Frozen embryos help lower risk of defects
FREEZING embryos significantly decreases the risk of birth defects in assisted reproductive technologies (ART), Australian research shows.
In a study which also confirmed that intracytoplasmic sperm injection (ICSI) carries a higher risk of birth defects compared to in vitro fertilisation (IVF), researchers at the Robinson Institute, University of Adelaide, analysed data on nearly 309,000 births including 6100 births from ART.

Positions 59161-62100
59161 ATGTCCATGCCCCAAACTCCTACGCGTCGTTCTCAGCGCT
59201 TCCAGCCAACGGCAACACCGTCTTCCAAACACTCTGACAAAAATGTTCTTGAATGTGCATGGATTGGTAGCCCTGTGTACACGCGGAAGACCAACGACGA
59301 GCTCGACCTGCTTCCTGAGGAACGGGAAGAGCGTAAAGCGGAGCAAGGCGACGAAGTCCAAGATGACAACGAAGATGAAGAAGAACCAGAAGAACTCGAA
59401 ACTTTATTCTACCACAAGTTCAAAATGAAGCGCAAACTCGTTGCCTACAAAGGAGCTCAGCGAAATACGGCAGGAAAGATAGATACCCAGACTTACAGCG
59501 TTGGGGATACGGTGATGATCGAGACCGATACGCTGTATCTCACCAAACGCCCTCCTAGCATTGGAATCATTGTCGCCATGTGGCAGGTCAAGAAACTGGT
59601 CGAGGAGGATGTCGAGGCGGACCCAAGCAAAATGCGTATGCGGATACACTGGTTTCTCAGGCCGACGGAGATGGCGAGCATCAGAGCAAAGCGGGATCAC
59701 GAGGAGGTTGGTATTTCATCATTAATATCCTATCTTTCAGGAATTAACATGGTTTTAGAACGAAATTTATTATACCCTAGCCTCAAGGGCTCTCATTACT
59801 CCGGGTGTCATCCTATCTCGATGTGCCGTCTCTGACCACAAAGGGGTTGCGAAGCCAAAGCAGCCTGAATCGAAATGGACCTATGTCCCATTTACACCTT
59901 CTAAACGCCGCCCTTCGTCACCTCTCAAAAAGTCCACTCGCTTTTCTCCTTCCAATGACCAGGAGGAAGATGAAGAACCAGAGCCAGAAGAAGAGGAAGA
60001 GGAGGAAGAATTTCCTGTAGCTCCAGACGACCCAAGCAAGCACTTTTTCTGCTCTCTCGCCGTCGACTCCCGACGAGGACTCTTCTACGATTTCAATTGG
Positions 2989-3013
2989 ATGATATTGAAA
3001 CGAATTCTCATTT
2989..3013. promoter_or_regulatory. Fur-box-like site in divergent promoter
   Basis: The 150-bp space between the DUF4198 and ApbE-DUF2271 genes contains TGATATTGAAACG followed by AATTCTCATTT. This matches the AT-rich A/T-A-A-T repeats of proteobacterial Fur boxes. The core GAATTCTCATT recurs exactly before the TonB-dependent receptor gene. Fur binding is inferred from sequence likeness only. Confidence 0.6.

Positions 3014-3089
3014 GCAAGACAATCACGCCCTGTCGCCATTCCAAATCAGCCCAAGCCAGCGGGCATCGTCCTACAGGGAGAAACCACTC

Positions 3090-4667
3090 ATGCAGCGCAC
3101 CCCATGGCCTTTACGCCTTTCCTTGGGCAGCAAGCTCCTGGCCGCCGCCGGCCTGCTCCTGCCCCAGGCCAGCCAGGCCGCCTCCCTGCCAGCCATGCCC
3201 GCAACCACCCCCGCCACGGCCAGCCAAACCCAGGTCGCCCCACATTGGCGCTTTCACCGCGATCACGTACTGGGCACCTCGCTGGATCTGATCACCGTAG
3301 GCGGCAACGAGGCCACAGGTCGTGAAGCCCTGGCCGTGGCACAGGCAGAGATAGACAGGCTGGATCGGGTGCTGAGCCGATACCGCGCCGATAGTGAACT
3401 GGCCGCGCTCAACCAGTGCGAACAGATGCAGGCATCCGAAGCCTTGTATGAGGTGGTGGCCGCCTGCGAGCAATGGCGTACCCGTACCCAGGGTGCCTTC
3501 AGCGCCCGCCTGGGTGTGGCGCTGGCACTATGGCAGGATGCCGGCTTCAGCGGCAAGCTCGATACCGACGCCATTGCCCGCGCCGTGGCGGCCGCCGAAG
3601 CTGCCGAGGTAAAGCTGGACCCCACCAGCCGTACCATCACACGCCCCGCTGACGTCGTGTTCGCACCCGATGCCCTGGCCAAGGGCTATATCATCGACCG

Co-author Professor Eric Haan said when comparing fresh IVF and ICSI, IVF was 36% less likely to result in birth defects than ICSI.
“However, when the embryos were frozen the risks of birth defects in both procedures decreased significantly,” he said.
The researchers found an overall 8.3% risk of birth defects with assisted conception compared to 5.8% risk for spontaneous conception.
The risk for IVF was 7.2% compared with 9.9% for ICSI.
“After... adjustment the association between IVF and the risk of any birth defect was no longer significant whereas the increased risk of any birth defect associated with ICSI remained significant,” the researchers concluded.
Professor Haan noted that women seeking ART were already at increased risk due to infertility.
N Eng J Med 2012; online 5 May